Engineers: Do They Deserve The Bad Rap?
So, there's been a lot of talk across the scientific blogosphere -- particularly blogs dealing with evolution -- about how engineers tend to accept creationism at a much higher rate than scientists. The fact that many of the mouthpieces for the intelligent design creationism movement are engineers doesn't help things much.
The main theory of why engineers tend to be suckers for creationist arguments is that their work is primarily focused on design, in designing buildings or power plants or airplanes, or in analyzing existing designs, and that they therefore see design everywhere and thus fall for the Argument from Design almost as an occupational hazard. (A similar argument is made in regards to medical doctors).
I'd like to defend engineers. After all, engineers are trained in logical thinking and making decisions based on evidence, right? And, though I don't work as an engineer anymore, I have an engineering degree and have worked as an engineer and don't like my brethren besmirched.
But I don't think I can defend them. Because I have found that many, if not most, engineers tend to be logical and use critical thinking skills in their field, but abandon them like a case of gonorrhea in every other area. They say the most amazingly illogical, flawed, and poorly-reasoned things. They ignore logical arguments in favor of whatever their preferred belief is and are impervious to evidence.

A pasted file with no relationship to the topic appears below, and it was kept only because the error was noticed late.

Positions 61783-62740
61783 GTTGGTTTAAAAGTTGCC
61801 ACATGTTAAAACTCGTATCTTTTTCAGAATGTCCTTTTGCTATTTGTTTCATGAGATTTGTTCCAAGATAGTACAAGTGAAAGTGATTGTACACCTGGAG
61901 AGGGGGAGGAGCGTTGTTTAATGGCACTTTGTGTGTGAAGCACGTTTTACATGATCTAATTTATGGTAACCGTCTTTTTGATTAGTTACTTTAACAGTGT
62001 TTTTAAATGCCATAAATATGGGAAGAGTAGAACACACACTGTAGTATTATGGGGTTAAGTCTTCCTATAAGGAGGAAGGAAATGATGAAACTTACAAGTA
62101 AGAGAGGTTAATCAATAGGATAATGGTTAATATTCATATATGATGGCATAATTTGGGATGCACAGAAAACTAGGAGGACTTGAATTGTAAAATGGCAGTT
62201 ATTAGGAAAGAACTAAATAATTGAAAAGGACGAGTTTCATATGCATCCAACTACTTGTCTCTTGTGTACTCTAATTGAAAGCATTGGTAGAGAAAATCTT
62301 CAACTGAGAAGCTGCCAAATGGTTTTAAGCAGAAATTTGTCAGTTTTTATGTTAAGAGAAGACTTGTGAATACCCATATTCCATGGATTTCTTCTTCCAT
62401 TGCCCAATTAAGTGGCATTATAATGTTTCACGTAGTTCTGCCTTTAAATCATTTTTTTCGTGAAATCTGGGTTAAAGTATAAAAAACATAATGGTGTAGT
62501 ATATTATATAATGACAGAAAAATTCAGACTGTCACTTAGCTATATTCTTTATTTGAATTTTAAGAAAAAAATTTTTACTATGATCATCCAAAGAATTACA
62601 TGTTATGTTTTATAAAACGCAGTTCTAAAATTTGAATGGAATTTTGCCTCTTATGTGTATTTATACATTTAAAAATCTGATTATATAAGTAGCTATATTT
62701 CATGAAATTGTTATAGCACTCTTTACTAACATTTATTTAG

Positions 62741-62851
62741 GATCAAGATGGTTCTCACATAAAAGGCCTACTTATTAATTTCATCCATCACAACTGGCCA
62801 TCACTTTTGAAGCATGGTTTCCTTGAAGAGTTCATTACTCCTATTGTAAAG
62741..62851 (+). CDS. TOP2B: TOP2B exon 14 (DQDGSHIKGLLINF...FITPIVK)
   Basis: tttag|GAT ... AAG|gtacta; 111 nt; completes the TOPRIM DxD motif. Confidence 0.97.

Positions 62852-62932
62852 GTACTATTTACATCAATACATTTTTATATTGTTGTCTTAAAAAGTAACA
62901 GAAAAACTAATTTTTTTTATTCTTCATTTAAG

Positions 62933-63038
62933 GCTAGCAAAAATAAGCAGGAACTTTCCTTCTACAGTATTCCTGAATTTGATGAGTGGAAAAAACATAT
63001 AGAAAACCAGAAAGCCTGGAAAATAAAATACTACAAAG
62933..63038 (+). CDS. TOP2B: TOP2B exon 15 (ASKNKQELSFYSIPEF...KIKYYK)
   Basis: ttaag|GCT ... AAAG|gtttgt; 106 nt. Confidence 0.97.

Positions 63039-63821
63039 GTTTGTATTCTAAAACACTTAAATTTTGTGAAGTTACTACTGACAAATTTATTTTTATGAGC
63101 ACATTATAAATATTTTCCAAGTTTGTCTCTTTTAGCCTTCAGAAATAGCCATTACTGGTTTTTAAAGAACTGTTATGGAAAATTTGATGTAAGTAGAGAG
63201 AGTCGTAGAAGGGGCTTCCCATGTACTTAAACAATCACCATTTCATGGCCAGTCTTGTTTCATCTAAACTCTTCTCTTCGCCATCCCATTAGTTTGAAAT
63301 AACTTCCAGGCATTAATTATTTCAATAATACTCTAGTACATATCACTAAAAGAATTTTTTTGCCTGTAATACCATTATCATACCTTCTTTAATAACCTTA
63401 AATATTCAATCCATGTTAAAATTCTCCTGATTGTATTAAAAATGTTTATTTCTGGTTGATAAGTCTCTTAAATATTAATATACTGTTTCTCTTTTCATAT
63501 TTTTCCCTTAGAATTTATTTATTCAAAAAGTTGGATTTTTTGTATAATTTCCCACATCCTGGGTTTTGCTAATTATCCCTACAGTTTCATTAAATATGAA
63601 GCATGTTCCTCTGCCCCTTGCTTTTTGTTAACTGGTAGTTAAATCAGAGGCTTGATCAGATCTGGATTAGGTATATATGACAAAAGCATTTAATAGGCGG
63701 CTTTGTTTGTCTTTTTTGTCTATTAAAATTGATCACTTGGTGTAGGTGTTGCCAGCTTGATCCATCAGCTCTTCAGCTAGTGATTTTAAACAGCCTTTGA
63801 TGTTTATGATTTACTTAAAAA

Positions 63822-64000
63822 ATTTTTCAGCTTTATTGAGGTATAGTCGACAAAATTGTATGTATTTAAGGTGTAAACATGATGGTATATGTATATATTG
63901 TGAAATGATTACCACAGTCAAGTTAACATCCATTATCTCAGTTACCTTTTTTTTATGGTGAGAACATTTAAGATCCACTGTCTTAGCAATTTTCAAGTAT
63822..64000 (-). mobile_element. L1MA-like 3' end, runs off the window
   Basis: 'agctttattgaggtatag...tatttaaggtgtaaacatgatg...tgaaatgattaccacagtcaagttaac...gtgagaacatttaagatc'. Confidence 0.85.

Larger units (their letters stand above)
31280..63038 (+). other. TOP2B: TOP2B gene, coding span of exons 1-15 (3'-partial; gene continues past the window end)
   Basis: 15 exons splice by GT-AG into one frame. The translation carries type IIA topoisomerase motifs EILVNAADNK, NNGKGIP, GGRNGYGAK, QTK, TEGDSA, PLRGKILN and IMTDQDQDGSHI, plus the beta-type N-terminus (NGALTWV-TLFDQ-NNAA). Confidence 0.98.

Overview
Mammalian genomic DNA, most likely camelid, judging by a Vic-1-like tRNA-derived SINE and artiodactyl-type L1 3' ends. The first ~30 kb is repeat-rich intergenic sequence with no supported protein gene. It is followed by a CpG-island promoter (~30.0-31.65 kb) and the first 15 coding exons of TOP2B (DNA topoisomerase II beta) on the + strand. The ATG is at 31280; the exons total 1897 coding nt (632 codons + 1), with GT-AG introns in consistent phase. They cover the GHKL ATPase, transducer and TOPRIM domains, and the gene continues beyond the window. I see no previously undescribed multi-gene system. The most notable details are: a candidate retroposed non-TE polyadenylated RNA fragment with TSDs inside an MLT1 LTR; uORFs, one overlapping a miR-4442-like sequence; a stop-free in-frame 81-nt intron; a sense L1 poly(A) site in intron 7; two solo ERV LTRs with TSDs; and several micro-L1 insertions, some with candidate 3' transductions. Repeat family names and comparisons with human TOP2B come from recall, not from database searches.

Just like everyone else.
In fact, I would be willing to bet that engineers don't actually buy into creationism or other crazy ideas at a rate any higher or lower than other comparable groups, like scientists. If this is true, then why are they so castigated in the evolution community?
I suspect that it is because engineers think they apply the same critical reasoning skills outside of engineering as they do within engineering. They think they are more qualified to make judgments even outside of engineering and thus think their opinions are better than others'. As such, I think this breeds a certain arrogance that causes engineers to be more likely to forcefully voice their opinions and be willing to defend them to the death, no matter how little sense they make.
As such, I suspect that a study would find that engineers are not just better represented in the creationist community than those in some other professions, but also in the pro-science community. However, I suspect that, like doctors, engineers on the creationist side, the facts being against them and needing to employ any rhetorical trick to try to win arguments, are more likely than those in some other professions to argue by authority and say, "Well, I'm an engineer, and as an engineer..." to try to legimitize their craziness.
Creationist engineers aren't the problem. It's the 'creationist', not the 'engineer,' that drives the craziness.